Words related to Jane
Greek conformed the Hebrew ending to its own customs. The -h- in English was inserted in imitation of the Medieval Latin form. Old English had the Biblical name as Iohannes. As the name of John the Baptist and John the Evangelist, it was one of the most frequent Christian given names, and in England by early 14c. it rivaled William in popularity and was used generically (in Middle English especially of priests) and as an appellative (as in John Barleycorn, John Bull, John Q. Public). Somehow it also became the characteristic name of a Chinaman (1818).
The Latin name also is the source of French Jean, Spanish Juan, Italian Giovanni, Portuguese João, also Dutch Jan, Hans, German Johann, Russian Ivan. Welsh form was Ieuan, Efan (see Evan), but Ioan was adopted for the Welsh Authorized Version of the Bible, hence frequency of Jones as a Welsh surname.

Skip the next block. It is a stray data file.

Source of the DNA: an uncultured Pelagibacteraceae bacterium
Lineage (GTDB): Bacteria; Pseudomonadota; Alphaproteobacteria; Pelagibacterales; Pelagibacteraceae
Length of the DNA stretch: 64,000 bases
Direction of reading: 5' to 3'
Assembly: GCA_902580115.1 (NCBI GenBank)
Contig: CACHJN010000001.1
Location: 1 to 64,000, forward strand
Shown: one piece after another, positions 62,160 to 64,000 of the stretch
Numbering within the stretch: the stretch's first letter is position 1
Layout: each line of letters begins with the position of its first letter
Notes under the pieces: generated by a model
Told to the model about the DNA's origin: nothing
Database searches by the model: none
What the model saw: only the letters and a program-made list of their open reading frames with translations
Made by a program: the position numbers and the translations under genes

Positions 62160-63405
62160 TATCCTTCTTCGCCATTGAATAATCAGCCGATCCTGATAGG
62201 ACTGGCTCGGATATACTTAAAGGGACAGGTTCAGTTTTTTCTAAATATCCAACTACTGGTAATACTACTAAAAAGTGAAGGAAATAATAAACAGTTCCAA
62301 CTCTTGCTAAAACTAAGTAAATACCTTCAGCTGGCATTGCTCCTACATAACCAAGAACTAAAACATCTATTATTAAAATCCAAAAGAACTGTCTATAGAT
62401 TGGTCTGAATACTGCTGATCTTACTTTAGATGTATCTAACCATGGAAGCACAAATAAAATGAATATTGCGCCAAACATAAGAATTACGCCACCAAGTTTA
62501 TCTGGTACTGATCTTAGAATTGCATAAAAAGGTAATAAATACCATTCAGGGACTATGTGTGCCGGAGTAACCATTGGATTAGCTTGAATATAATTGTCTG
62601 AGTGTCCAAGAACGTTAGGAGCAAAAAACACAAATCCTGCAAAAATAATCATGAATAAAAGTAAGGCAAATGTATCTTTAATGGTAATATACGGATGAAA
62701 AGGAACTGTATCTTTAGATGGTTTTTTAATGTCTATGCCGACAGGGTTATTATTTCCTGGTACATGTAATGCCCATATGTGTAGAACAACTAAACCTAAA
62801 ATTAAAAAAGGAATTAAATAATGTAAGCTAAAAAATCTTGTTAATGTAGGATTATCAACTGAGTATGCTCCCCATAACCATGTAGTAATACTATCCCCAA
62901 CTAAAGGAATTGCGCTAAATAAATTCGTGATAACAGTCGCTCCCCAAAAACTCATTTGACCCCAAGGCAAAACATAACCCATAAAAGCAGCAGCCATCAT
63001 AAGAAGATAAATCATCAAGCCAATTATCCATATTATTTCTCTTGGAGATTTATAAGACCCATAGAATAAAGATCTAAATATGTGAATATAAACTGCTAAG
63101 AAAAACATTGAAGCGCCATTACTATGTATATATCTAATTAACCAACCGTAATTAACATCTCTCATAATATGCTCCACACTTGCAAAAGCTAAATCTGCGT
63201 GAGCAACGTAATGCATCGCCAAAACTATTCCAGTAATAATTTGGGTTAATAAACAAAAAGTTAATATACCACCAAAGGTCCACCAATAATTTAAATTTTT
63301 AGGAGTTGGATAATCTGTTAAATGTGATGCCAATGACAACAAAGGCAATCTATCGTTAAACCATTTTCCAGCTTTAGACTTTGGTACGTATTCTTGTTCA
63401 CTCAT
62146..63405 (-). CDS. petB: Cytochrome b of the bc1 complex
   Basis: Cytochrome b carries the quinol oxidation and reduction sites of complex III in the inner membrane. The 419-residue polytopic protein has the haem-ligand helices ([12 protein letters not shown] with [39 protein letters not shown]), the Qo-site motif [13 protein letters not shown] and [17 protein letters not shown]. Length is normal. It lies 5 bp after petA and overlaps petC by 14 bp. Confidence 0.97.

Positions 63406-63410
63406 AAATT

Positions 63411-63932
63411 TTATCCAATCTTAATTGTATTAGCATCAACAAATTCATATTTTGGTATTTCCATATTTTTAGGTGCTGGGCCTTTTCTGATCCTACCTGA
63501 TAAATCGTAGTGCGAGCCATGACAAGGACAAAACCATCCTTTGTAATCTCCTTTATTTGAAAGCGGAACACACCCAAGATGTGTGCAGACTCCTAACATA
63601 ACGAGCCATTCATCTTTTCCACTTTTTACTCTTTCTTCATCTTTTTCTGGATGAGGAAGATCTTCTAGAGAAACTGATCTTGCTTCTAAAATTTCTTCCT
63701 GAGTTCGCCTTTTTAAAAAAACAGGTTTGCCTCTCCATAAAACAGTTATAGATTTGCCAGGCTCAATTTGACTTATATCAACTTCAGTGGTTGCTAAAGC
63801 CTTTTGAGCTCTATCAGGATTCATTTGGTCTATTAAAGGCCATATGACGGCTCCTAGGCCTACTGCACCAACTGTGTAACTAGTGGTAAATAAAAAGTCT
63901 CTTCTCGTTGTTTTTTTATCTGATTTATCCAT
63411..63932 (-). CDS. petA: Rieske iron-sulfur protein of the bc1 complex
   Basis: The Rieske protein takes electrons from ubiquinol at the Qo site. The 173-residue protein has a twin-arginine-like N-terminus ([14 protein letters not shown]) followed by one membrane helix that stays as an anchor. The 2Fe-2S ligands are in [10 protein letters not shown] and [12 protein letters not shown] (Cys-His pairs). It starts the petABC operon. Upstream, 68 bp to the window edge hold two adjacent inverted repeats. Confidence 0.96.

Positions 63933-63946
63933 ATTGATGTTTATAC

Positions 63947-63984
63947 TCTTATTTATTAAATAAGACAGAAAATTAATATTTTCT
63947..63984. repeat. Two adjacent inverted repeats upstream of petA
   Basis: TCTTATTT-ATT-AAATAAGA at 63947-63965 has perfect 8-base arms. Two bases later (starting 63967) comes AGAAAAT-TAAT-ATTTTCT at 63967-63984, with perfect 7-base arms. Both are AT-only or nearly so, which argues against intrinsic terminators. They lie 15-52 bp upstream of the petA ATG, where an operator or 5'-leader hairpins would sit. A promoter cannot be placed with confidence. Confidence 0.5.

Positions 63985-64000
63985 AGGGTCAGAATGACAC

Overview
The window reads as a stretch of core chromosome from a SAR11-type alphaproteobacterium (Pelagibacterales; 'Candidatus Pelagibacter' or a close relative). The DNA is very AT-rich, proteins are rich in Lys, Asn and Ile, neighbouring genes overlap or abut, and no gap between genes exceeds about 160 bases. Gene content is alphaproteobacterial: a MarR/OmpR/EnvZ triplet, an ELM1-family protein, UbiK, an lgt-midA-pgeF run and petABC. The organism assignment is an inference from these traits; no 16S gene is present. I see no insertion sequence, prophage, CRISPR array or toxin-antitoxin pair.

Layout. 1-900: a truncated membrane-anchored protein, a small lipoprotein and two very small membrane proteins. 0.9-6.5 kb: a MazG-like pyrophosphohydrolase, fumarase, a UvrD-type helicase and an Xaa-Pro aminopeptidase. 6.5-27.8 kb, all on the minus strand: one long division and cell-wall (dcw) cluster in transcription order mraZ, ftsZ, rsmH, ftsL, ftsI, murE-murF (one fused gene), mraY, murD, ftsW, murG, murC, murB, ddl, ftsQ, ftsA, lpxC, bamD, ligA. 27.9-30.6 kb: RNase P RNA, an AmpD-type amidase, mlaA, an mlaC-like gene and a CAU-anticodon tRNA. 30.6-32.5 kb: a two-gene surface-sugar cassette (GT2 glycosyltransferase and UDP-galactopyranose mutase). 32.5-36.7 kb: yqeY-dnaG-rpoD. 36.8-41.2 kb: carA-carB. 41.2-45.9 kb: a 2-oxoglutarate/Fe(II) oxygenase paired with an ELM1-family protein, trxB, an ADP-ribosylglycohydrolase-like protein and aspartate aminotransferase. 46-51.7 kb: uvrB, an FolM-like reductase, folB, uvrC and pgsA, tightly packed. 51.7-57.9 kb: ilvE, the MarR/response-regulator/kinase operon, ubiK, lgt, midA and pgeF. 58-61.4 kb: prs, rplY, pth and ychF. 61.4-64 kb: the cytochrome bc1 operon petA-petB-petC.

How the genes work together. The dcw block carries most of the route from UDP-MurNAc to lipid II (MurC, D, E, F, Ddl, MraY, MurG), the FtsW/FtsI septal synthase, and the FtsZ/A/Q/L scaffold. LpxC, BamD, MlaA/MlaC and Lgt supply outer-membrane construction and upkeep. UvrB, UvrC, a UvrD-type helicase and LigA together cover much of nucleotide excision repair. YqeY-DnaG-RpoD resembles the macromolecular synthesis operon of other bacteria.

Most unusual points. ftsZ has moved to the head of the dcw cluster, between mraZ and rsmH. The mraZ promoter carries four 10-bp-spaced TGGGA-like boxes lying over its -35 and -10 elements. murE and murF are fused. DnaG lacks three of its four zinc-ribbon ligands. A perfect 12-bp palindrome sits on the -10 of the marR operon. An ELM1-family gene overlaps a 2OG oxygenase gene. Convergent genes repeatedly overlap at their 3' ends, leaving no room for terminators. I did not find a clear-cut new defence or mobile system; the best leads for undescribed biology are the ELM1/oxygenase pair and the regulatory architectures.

fem. personal name, originally another form of Jane, Janey and a diminutive of Jane or Janet; in modern use (mid-20c.) typically a shortening of Jennifer. Jenny is attested from c. 1600 as female equivalent of jack (n.), and like it applied to animals (especially of birds, of a heron, a jay, but especially Jenny wren, 1640s, in bird-fables the consort of Robin Redbreast). Also like jack used of machinery; Akrwright's spinning jenny (1783) is said to have been named for his wife, but is perhaps rather a corruption of gin (n.2) "engine."